I’m no anti-Semite insists Ken Livingstone as he prepares to face MPs

Former mayor of London Ken Livingstone is surrounded media outside Millbank in Westminster, London
Former mayor of London Ken Livingstone is surrounded media outside Millbank in Westminster, London
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KEN Livingstone has issued a statement condemning anti-Semitism, as he prepared to give evidence to a parliamentary inquiry looking into the extent of the problem.

The former London mayor was suspended from the Labour Party in April following a row over his claim that Adolf Hitler had initially supported the aims of Zionism.

The comment led to allegations of anti-Semitism, including a public confrontation with furious Labour MP John Mann who branded Mr Livingstone a “Nazi apologist”.

But in a written statement to the House of Commons Home Affairs Committee ahead of his appearance later in the day, Mr Livingstone said: “I detest racism and condemn anti-Semitism. Indeed my political career has totally opposed any such views concerning any religious or ethnic group.”

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Mr Livingstone’s comments followed a series of interviews in which he insisted social media posts made by Bradford MP Naz Shah, for which she had already apologised, were not anti-Semitic.

Ms Shah is herself currently suspended by the party over the posts, made before she became an MP, which appeared to endorse the relocation of Jews from Israel to the United States while another compared “Apartheid Israel” to “Hitler”.

In his statement, Mr Livingstone voiced concern over what he said was “a rise of physical and verbal attacks in London motivated by racism and faith hate” over recent years, including an “utterly deplorable” doubling in recorded anti-Semitic hate crime between 2010 and 2015.

He was critical of his Conservative successor as mayor, Boris Johnson, for cutting police numbers in the capital, and said the Government should scrap its “counter-productive” Prevent programme, which he said was undermining confidence-building measures between faith communities.

And he drew a link between British military engagement in Iraq, Syria and Libya and terror attacks in the UK.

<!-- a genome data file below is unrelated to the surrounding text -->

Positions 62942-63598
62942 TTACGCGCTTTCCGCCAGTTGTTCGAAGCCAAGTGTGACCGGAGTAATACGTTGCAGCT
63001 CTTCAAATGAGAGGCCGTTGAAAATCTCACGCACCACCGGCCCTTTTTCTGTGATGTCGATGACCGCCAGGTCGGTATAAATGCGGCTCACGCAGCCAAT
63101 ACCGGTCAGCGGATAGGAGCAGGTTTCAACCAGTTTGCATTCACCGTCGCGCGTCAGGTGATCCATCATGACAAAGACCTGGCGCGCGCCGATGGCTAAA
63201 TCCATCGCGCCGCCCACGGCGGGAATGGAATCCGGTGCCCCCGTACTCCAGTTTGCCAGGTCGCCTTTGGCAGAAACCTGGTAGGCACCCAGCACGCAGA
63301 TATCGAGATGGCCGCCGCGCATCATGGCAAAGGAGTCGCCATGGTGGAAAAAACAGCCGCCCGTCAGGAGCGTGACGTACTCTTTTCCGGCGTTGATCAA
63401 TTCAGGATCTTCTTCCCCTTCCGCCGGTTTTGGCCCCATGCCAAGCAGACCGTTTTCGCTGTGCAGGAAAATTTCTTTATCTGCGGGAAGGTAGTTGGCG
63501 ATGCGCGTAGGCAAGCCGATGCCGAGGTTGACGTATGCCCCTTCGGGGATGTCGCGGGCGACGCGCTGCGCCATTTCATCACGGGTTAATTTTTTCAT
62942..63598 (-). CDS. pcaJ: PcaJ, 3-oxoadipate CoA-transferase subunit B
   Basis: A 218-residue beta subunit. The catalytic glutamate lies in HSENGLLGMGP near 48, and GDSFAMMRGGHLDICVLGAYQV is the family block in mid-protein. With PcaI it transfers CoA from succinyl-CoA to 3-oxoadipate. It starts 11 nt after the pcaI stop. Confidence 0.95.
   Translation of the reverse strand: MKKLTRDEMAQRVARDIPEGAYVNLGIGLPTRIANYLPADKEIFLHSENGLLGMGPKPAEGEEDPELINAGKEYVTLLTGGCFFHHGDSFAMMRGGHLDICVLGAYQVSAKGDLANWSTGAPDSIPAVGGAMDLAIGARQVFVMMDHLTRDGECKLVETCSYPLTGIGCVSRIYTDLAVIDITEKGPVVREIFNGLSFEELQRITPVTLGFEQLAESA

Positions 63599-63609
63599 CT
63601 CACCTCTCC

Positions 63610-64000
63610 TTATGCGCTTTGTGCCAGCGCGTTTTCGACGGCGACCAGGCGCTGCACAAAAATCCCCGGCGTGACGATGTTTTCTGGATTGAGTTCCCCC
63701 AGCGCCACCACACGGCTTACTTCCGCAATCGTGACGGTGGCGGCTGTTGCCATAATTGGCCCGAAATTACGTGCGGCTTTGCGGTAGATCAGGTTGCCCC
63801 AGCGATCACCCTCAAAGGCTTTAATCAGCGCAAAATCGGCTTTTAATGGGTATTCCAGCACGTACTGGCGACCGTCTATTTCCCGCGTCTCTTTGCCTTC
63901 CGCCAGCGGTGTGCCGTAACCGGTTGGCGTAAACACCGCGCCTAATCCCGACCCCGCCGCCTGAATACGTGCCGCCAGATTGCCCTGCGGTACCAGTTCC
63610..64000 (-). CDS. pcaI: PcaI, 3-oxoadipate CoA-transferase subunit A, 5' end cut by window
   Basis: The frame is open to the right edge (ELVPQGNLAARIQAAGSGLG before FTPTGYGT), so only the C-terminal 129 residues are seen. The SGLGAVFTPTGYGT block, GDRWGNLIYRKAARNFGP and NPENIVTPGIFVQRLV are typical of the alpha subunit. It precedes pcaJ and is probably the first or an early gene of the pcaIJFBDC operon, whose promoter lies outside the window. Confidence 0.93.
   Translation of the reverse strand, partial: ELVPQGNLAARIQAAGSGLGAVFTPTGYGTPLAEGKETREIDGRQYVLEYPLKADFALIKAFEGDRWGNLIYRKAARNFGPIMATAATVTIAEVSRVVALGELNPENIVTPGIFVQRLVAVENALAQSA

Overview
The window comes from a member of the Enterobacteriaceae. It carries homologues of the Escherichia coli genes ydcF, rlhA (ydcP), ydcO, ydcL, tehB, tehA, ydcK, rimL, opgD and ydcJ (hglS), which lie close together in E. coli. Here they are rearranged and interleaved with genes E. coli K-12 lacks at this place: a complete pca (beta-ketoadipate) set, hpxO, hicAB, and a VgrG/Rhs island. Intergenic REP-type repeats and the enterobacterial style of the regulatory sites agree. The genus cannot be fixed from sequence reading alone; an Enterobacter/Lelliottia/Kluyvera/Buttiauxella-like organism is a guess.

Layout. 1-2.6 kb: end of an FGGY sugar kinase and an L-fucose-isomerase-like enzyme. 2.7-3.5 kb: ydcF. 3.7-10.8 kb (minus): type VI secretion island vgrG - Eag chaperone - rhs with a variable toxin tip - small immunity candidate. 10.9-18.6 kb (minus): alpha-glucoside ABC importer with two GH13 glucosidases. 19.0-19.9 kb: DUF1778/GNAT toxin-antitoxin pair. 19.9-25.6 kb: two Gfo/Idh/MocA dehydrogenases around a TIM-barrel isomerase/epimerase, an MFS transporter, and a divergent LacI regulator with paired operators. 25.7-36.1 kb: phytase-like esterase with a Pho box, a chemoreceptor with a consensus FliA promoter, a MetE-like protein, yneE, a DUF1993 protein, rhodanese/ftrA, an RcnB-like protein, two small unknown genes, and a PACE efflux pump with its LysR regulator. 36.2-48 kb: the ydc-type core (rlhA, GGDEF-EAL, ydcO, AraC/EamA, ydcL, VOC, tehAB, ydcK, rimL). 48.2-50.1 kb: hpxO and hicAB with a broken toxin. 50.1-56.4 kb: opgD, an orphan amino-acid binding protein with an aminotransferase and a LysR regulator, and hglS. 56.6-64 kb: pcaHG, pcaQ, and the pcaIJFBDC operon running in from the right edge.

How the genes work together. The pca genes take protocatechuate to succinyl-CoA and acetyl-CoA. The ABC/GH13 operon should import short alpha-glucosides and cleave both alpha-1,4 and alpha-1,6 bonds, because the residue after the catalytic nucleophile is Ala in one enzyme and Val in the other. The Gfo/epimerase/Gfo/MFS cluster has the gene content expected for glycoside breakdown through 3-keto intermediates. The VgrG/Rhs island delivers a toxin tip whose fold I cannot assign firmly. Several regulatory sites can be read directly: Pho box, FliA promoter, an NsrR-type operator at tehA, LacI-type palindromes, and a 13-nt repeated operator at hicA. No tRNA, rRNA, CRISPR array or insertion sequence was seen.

He quoted unnamed security chiefs as warning that “military intervention overseas increases the risk of domestic terrorism” and said the Community Security Trust had reported that “trigger events” in the Middle East can spark a rise in anti-Semitic incidents in the UK.

Defending himself against suggestions of anti-Semitism, Mr Livingstone cited his record as mayor of promoting events to mark Holocaust Memorial Day, hosting an Anne Frank exhibition at City Hall, organising a Jewish festival in Trafalgar Square and staging menorah lighting ceremonies to mark Hanukkah.

He quoted the finding of a High Court judge in a 2006 case, that it “could not sensibly be suggested” that Mr Livingstone was anti-Semitic and adding that his disapproval of some actions of the state of Israel “has nothing to do with anti-Semitism”.

“Racism is a uniquely reactionary ideology, used to justify the greatest crimes in history - including the slave trade, the extermination of all original inhabitants of the Caribbean and apartheid,” said Mr Livingstone.

The Holocaust was the ultimate, “industrialised” expression of racist barbarity, he added.

“Racism serves as the cutting edge of the most reactionary movements. An ideology that starts by declaring one human being inferior to another is the slope whose end is at Auschwitz. I totally reject such a view of Jews, black people or any other group.”

Also giving evidence at the Home Affairs Committee hearing were Jonathan Arkush, the president of the Board of Deputies of British Jews and Scottish National Party leader in Westminster, Angus Robertson.